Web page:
Patients who suffer from anxiety and depression are more likely to report worse results after a hip replacement. A year-long wait for the operation also entails significant costs to both society and the individual, reveals a new thesis from the University of Gothenburg, Sweden.
Drawing on around 40,000 responses from patients selected from the Swedish Hip Arthroplasty Register, the thesis looks at how hip replacement patients perceive their health-related quality of life and level of pain both before and after the operation, as well as how satisfied they are with the results.
"Although the majority report a considerable improvement in their health-related quality of life and are pain-free after their hip replacement, we show that around 5-10% do not improve or have actually deteriorated one year after the operation," says Ola Rolfson, researcher at the Sahlgrenska Academy's Department of Orthopaedics.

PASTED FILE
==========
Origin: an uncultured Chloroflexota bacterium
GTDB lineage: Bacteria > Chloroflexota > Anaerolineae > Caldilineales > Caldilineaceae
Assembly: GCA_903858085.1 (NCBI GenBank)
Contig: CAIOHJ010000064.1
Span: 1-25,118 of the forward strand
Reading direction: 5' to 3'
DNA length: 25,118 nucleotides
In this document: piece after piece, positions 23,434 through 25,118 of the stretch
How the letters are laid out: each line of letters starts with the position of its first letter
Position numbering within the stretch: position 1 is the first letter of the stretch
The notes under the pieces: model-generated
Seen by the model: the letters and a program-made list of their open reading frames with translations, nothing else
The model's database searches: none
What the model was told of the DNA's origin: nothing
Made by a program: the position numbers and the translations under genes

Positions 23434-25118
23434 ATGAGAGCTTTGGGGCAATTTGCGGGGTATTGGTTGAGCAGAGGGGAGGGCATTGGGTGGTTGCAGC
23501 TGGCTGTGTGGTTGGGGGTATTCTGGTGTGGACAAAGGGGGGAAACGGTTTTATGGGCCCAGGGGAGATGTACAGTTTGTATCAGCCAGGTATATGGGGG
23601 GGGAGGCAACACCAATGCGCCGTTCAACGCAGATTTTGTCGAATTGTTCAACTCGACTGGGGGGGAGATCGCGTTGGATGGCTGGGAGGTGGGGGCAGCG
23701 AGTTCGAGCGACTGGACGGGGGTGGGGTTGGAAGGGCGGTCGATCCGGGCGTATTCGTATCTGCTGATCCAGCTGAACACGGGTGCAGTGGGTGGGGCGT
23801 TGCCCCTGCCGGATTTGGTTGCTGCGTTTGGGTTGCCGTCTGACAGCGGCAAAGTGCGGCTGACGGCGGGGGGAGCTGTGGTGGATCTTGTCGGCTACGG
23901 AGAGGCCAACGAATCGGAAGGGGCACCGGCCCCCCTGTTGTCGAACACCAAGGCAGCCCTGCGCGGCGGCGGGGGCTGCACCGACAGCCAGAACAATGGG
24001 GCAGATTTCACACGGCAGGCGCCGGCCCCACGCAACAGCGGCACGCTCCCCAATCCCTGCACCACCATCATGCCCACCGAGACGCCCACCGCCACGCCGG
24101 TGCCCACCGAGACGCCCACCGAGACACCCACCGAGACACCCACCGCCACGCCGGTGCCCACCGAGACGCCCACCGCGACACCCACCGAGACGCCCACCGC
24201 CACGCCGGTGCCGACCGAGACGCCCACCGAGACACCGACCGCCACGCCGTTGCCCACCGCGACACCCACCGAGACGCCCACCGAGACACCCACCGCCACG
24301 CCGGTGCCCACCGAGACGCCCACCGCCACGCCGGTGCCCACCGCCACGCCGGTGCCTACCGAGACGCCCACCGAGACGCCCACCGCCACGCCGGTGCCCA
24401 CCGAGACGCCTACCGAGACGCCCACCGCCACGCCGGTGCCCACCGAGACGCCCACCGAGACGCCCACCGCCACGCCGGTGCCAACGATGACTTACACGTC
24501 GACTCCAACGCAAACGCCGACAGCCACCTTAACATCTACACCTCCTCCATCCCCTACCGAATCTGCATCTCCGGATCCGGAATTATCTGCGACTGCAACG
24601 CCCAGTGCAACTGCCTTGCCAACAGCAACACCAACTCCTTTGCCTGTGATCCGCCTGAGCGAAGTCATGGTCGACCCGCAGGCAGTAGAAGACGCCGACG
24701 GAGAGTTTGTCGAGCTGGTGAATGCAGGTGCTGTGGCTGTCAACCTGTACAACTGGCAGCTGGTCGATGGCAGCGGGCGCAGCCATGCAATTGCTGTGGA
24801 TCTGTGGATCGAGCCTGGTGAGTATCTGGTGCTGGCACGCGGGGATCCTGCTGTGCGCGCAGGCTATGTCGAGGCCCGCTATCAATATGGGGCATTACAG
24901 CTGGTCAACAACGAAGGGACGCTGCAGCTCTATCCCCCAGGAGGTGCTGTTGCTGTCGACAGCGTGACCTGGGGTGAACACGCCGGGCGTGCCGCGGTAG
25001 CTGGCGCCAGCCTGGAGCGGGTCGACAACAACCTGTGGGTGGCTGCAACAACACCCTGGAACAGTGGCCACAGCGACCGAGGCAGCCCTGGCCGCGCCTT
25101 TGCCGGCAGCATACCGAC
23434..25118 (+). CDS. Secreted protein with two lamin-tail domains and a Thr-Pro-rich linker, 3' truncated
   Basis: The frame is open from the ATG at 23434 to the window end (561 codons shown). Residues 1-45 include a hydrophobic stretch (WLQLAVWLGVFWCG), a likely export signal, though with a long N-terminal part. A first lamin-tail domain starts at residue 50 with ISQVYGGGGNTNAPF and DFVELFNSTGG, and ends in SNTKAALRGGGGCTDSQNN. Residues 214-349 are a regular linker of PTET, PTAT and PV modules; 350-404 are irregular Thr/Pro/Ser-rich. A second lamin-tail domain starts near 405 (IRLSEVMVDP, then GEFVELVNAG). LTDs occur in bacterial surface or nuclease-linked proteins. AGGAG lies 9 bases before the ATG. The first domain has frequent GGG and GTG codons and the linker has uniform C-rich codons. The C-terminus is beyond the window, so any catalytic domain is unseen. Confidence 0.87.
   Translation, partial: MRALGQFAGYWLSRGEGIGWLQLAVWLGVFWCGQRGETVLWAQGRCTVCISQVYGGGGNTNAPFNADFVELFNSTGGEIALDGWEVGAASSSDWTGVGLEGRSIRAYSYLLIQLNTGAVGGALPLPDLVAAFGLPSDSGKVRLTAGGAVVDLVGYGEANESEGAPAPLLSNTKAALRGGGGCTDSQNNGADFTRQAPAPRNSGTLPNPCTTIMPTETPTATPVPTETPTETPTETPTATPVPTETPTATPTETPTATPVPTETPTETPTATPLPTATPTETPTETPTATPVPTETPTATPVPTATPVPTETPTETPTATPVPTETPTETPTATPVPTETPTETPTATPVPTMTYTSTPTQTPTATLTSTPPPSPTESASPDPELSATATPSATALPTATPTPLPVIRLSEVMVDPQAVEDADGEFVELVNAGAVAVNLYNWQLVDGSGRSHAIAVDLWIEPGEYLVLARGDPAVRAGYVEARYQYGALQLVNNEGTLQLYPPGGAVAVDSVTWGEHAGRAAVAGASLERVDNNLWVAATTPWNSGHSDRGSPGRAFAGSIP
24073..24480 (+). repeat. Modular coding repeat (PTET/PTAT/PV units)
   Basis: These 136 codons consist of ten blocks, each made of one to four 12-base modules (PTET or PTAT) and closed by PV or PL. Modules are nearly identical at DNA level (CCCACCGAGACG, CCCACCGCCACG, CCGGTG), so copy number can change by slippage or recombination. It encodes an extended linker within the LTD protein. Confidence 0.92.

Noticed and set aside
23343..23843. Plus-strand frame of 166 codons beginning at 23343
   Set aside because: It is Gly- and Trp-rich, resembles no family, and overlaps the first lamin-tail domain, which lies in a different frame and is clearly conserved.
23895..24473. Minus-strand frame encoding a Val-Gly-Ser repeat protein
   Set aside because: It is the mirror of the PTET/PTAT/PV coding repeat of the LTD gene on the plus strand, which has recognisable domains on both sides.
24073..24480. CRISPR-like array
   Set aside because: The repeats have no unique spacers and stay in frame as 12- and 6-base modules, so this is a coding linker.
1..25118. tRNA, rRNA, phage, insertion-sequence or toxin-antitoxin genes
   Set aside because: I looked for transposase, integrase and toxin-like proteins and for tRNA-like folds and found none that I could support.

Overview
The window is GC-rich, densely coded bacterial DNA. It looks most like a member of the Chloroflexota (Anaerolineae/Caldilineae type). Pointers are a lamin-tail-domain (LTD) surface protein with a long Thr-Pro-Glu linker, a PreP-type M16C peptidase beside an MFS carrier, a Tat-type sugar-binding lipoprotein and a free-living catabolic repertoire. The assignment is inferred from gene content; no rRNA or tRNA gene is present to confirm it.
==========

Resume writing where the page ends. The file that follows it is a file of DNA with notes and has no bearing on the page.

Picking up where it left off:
He explains that there are several reasons for the failure of some patients to get better in the short term. For example, patients with anxiety or depression are more likely to report worse results. However, more research is needed to understand the factors that affect post-operative outcomes.